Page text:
The group’s bottom line was also adversely affected by a spike in large death claims in Discovery Life in the first half of the period under review.
Discovery said in a trading statement that it expected its normalised headline earnings per share to decrease by between 5 and 10percent, compared to last year.
The company said that it planned to significantly increase investment in strategic initiatives, with the bulk of the investment expected to be directed towards the launch of the new Discovery Bank.
“This has necessitated a more detailed trading update for the year ended June 30, 2019,” the company said.
“For the first six months to December 31, 2018, this planned increased investment, together with an unexpected spike in large mortality claims within Discovery Life, resulted in a substantial reduction in normalised headline earnings per share,” its statement pointed out.
The group said its investment drive in strategic initiatives during the second half of the year were above the long-term level of 10percent, compared with the previous year.
The group’s share price has come under intense pressure this year, having shed more than 27percent to date.
Terence Craig, chief investment officer at Element Investment Managers, in a second quarter newsletter flagged Discovery as a potential future “fallen angel”, as its actuarial assumptions and accounting policies appeared to be bolstering its reported earnings, while the underlying cash returns appear to be materially worse and paint a different picture of the company.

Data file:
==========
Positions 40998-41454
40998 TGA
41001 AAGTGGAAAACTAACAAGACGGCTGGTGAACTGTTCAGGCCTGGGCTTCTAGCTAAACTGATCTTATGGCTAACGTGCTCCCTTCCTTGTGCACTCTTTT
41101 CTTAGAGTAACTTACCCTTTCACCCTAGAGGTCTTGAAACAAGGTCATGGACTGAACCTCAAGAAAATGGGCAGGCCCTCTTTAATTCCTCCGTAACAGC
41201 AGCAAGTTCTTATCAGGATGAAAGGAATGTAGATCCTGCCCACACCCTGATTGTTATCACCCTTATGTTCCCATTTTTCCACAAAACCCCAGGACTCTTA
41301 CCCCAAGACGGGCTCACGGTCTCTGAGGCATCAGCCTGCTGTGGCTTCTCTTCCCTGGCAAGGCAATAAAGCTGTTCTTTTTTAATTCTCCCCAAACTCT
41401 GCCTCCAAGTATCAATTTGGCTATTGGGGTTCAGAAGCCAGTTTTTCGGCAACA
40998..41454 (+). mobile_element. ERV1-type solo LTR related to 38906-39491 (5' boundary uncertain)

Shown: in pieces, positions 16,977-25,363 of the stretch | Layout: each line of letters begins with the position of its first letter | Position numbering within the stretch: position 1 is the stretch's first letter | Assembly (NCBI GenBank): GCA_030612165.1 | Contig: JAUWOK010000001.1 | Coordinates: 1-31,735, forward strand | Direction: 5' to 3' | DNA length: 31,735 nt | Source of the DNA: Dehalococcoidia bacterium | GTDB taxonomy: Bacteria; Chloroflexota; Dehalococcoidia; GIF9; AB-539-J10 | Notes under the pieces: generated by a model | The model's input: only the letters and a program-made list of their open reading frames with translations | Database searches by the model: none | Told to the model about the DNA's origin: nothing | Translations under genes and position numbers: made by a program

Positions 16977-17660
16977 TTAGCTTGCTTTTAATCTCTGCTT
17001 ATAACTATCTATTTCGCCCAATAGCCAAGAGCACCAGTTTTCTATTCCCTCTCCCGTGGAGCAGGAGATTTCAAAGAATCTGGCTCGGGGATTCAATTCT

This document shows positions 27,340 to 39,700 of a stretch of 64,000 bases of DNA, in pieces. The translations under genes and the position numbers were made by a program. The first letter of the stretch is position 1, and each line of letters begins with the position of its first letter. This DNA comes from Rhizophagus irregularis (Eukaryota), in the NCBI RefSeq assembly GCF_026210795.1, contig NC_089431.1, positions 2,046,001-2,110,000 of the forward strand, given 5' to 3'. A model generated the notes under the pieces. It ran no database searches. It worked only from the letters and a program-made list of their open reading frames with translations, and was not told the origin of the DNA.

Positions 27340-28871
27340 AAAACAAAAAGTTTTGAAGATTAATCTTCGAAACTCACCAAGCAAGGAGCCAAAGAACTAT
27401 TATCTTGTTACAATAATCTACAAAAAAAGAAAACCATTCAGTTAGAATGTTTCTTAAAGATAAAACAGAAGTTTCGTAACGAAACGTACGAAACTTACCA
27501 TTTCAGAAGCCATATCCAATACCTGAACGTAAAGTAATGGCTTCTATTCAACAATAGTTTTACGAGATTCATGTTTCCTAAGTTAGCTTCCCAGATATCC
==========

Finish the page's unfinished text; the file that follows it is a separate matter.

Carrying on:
Graig also took aim at Discovery Bank, saying it would take too long before the bank generated the required level of earnings, and that “there is at least an even chance that Discovery would destroy shareholder value in banking”.
In a major coup last month, Discovery appointed former deputy governor of the South African Reserve Bank Francois Groepe as the deputy chief executive of its banking unit, as the group readies itself to shake up the banking industry.
Discovery did not respond to questions on Element Investment Managers’ report.
However, the group in its trading statement said it is in good shape.
“Discovery is well positioned for growth through its robust established businesses, emerging businesses which are scaling and expected to grow strongly going forward, and significant new initiatives which are being built.
The company added that it did not expect the contentious National Health Insurance Bill to have a material long-term impact on its healthcare business.
Discovery was expected to release its results for the year to end June on Wednesday.
Discovery’s shares closed 6.64percent up at R115.17 on Friday.